The flow of money from actively managed funds to index-trackers is one of the dominant themes in finance right now.
US exchange-traded funds now have close to $ 2.4 trillion in assets, according to the Investment Company Institute.
Actively managed funds, in contrast, have been losing assets at a fast clip, with active equity funds seeing close to $ 150 billion in outflows so far in 2016. Hedge funds, meanwhile, continue to struggle. There has been a net $ 77 billion outflow from the hedge fund industry so far this year, according to eVestment.
Performance, or the lack thereof, is at the heart of this. Actively managed funds offer the promise of alpha, or benchmark beating returns. The problem is that they’re failing to deliver that. Let’s look at the charts.
Just one third of active managers are beating their benchmark
Active fund performance has really been pretty poor. According to research from JPMorgan, just one third of active managers are beating their benchmark.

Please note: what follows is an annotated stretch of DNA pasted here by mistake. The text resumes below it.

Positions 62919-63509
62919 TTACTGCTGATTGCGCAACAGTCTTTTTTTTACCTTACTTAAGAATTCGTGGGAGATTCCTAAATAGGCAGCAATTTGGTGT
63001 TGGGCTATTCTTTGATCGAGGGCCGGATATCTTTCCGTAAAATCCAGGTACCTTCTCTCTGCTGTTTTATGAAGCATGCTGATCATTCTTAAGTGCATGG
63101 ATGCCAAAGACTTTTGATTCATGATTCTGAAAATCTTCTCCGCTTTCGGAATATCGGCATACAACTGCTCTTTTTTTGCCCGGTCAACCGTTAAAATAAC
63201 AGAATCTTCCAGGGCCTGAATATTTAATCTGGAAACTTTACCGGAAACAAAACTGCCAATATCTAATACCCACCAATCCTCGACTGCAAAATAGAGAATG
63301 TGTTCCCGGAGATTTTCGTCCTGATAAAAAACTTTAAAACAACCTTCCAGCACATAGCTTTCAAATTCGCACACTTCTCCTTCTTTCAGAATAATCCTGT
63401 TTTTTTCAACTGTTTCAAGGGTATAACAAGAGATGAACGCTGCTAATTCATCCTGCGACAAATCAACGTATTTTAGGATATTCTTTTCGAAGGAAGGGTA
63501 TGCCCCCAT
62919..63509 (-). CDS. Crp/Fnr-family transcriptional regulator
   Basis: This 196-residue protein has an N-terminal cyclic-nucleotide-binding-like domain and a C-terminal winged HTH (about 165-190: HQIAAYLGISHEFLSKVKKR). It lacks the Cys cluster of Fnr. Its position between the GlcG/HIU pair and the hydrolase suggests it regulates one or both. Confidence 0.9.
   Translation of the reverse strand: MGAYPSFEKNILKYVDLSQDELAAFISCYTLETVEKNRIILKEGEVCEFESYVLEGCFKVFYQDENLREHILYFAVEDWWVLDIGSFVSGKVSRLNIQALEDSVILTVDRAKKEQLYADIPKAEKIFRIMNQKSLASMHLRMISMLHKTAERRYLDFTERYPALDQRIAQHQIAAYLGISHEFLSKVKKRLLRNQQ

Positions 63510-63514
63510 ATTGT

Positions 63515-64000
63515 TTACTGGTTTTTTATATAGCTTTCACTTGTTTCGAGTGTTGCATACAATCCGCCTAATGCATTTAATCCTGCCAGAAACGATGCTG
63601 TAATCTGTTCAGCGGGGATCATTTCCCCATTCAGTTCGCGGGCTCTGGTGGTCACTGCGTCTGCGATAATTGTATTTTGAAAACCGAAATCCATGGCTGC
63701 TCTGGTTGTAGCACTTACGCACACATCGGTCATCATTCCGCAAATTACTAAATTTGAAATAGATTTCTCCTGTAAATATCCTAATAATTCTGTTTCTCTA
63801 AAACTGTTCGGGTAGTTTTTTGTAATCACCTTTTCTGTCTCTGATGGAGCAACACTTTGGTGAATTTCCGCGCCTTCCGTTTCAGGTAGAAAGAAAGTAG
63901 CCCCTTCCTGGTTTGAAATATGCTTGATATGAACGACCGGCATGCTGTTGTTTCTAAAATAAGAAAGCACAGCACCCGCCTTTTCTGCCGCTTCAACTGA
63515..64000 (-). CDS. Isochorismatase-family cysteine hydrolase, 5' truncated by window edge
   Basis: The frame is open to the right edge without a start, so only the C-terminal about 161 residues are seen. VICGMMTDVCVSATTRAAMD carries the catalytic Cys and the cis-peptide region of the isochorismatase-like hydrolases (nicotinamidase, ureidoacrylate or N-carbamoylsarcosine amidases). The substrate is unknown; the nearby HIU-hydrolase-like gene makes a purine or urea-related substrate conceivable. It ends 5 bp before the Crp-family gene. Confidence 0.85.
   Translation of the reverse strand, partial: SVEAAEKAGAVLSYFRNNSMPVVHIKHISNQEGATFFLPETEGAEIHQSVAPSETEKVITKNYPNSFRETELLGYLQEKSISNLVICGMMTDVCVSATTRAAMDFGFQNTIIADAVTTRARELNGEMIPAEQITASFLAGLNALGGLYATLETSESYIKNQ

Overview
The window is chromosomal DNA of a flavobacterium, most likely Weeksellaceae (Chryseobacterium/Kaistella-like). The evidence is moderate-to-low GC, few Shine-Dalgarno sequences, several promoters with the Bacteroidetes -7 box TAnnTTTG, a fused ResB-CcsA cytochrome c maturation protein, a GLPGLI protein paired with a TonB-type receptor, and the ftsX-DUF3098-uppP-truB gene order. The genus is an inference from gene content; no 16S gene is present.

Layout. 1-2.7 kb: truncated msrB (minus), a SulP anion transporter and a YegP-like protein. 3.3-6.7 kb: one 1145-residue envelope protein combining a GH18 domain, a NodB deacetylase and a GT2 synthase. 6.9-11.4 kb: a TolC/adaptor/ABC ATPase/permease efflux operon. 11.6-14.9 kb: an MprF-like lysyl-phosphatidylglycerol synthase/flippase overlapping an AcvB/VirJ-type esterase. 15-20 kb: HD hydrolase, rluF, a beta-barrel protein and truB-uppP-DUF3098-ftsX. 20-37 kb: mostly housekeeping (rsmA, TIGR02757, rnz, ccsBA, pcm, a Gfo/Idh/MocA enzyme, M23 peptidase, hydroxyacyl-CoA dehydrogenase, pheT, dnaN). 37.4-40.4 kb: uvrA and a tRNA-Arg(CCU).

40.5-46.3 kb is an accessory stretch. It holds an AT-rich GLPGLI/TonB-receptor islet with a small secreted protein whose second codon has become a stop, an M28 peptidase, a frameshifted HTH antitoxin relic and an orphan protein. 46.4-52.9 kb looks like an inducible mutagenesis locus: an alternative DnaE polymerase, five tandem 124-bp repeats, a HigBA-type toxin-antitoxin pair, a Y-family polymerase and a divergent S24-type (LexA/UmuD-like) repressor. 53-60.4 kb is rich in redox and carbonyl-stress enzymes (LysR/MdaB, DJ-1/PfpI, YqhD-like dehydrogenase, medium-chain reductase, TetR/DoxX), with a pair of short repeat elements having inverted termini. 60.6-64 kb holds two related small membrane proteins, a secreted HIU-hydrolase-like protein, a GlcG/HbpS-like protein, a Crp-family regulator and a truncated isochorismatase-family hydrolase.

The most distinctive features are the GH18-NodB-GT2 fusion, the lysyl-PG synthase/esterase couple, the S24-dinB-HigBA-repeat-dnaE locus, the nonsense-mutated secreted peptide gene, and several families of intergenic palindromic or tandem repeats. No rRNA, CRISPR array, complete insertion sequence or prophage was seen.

More than half of all funds are 100 basis points, or 1 percentage point, below their benchmark. A significant group, making up 44% of funds, are 250 basis points or more below their benchmark.
Hedge funds are having a really tough time
Hedge funds are at the wrong end of the return charts, with the average hedge fund returning 4%, less than the Russell 2000, Gold, the S&P 500 and MSCI Emerging Markets.
“The average hedge fund has returned 4% YTD compared with 9% for the S&P 500, on pace to lag the S&P 500 for the eighth straight year,” Goldman Sachs said in a note.
The trend is clear
Active equity funds have lost $ 148 billion in assets in 2016 so far, with passive equity funds picking up $ 57 billion in inflows.
“On a trailing 12 month basis this rotation from active into passive is the highest on record and has been accelerating,” JPMorgan said in a note.